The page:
Full Session with Abstracts
The main actual problem in modular design is that is often divided between the design of the module unit itself, and the design of the modular building. The first ones try to optimize values such as module size, story drift or connection type with important parameters such as layout design or transportation costs left out of the study. On the other hand, design methodologies focusing on the modular building as a single entity, mainly focus on the layout of such building, where the main characteristics of the modular unit are considered to be given data and not further optimized. From this, it is noted that these design methodologies seem not to work together, which makes it difficult to believe their result might correspond to a true optimal solution: an optimal stand-alone module design might, in some cases, be the best solution for a certain design, when an optimal layout design might not be the best considering the costs involved in the stand-alone module used. Hence, despite the obvious relationship between the module characteristics and the final building design, it is difficult to understand both with a single design method.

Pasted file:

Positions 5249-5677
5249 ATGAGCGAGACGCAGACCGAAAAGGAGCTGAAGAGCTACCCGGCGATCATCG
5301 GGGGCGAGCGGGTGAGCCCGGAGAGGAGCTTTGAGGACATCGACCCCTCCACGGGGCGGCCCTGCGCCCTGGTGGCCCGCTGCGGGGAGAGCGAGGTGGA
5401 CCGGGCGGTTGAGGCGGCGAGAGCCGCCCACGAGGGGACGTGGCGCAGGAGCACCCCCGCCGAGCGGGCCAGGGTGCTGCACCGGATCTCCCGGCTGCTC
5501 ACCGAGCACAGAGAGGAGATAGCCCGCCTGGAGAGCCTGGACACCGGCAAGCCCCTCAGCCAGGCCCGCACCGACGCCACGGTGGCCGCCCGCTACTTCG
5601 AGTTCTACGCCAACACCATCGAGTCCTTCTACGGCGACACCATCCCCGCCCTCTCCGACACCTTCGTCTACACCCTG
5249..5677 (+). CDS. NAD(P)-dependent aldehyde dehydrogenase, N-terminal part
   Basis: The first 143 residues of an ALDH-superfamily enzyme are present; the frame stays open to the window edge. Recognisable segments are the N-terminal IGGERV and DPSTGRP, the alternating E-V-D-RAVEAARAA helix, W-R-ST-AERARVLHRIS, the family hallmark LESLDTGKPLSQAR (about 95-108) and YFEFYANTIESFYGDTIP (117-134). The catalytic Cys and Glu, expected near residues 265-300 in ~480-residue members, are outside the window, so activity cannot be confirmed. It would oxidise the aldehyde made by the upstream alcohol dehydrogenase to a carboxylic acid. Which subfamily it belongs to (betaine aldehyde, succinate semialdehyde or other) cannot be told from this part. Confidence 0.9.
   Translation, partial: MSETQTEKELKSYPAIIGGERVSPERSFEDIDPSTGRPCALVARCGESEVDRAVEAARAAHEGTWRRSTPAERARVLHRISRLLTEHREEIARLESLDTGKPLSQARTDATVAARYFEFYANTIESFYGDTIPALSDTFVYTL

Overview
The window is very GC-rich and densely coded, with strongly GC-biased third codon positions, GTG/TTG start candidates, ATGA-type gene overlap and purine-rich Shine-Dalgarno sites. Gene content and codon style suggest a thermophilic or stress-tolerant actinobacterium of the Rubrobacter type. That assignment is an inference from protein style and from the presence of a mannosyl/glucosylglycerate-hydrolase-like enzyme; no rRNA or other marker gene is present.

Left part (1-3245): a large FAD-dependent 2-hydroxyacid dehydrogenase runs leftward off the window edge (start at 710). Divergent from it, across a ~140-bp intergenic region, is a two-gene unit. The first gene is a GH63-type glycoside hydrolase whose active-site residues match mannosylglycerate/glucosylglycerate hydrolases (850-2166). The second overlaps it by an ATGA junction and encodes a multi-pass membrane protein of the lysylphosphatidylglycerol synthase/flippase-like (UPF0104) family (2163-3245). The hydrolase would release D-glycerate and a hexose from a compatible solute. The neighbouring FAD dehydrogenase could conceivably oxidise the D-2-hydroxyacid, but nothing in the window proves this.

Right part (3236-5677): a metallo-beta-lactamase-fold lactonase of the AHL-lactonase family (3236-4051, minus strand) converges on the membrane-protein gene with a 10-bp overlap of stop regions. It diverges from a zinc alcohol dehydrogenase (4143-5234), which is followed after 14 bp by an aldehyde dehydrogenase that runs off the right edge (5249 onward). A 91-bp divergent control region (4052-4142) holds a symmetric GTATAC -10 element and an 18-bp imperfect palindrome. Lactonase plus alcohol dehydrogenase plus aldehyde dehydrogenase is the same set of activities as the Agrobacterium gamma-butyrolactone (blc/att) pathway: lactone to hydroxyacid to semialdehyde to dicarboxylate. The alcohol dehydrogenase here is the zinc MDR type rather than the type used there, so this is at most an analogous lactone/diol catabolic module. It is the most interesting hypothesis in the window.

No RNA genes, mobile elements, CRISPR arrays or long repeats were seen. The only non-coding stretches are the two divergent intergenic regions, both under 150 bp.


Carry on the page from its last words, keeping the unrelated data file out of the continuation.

In this paper, a new design method is presented to solve the division between modular units and modular building design, and a multi-population genetic algorithm is introduced to solve this trade-off cost optimization problem, considering all the variables and risks in the construction process. First, the layout problem is translated into matrix form for an easier encoding and the constraints on the problem are presented. Then, all the costs and risk considered are introduced and justified, trying to maintain as much parallelism to a real situation as possible. After, the general scheme for the genetic algorithm is presented step by step, explaining further the different operators in it, such as crossover, mutation, or migration. Finally, parameter results using different values of initial population and sub-populations is carried out and a study case featuring the typical layout evolution is highlighted. The obtained results show that the proposed GA is successful in finding the optimal layout, hence minimum cost, for a given module size architectural constraints. This method also enables designers to introduce conditions or preferences depending on the particular problem being analyzed, which makes helpful in assisting during the early-stages. It can also be used to systematically compare building costs of different design alternatives considering the characteristics of the modules used as well as the building ones.